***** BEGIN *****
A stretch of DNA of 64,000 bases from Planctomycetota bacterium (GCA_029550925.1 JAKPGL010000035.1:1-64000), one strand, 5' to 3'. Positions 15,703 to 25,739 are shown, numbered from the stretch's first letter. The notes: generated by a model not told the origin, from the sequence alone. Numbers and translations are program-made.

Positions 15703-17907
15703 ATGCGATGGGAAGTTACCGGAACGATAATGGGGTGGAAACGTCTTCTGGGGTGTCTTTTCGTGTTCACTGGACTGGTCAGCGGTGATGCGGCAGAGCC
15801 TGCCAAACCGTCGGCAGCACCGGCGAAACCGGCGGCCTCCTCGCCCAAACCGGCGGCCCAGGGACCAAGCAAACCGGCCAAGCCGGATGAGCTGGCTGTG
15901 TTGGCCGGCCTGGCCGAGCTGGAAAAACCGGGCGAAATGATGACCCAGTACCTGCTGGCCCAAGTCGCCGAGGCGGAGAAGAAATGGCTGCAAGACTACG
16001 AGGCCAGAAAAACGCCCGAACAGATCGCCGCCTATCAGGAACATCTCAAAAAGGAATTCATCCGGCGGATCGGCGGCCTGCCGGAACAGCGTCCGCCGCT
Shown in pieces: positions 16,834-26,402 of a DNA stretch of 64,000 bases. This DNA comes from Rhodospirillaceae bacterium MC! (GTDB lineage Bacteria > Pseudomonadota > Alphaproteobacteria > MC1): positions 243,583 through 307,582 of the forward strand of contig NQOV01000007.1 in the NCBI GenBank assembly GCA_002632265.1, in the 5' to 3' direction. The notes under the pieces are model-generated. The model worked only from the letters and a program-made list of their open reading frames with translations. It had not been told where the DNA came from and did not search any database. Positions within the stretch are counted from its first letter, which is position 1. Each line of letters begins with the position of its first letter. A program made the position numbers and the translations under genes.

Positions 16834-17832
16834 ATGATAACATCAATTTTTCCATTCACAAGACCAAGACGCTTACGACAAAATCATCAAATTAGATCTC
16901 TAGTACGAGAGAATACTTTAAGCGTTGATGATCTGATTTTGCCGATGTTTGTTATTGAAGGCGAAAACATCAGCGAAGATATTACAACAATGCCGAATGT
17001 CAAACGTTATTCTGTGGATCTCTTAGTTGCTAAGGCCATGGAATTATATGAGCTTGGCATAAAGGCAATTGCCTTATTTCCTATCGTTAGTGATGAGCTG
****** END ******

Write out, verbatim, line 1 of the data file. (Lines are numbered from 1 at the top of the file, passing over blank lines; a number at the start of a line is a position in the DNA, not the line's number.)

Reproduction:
A stretch of DNA of 64,000 bases from Planctomycetota bacterium (GCA_029550925.1 JAKPGL010000035.1:1-64000), one strand, 5' to 3'. Positions 15,703 to 25,739 are shown, numbered from the stretch's first letter. The notes: generated by a model not told the origin, from the sequence alone. Numbers and translations are program-made.